Modern field guide to security and privacy

Video: What is a zero-day?

Melanie Teplinsky, cybersecurity expert and adjunct professor at American University’s Washington College of Law, explains. 

Alicia Tatone
An illustration of the web of vulnerabilities.

There's a race going on between hackers, governments, and companies to discover zero-day vulnerabilities. 

Why are these flaws so valuable? Because the companies don't know about them – so if they get into the wrong hands, hackers can access people's data without them knowing.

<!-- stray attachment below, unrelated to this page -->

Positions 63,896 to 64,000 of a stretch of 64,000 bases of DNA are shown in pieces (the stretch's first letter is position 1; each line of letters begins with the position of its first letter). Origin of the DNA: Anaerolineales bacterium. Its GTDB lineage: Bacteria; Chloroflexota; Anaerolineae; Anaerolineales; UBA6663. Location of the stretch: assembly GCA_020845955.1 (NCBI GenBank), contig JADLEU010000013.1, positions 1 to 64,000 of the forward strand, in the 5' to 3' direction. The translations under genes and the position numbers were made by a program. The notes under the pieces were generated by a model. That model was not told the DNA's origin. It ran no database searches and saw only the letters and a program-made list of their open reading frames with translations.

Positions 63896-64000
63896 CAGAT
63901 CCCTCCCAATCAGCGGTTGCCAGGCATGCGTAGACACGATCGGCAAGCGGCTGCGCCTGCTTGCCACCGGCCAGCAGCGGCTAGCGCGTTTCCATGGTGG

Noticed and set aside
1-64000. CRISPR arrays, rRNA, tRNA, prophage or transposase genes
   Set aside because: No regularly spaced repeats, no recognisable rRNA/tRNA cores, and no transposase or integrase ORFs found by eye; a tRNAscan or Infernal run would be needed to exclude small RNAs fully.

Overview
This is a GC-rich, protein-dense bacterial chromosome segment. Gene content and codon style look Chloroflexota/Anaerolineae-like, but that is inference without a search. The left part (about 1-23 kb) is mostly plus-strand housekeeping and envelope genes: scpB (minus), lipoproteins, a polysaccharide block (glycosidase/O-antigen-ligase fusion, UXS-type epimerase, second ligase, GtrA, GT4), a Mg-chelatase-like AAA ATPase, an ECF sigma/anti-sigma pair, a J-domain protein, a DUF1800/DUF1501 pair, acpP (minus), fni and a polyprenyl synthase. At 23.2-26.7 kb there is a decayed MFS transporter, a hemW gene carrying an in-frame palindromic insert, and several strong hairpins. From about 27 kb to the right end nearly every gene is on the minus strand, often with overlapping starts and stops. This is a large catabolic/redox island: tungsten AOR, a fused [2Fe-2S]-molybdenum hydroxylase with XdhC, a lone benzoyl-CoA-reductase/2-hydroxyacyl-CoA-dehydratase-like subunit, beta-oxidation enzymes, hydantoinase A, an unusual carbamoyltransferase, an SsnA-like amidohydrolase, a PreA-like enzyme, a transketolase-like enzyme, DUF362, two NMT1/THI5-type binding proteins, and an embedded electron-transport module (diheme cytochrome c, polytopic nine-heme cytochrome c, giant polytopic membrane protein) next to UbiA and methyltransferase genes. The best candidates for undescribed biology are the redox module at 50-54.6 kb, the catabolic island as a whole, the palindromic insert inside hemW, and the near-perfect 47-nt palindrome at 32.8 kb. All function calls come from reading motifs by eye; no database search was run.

Melanie Teplinsky, cybersecurity expert and adjunct professor at American University’s Washington College of Law, explains the lifecycle of a zero-day. 

This video is part of a joint project between The Christian Science Monitor’s Passcode team and Northwestern University's Medill School of Journalism about the growing arms race to discover software vulnerabilities – and what it means for national security and everyone’s digital privacy and safety. 

See the full 'Web of Vulnerabilities' multimedia project: passcode.csmonitor.com/theweb

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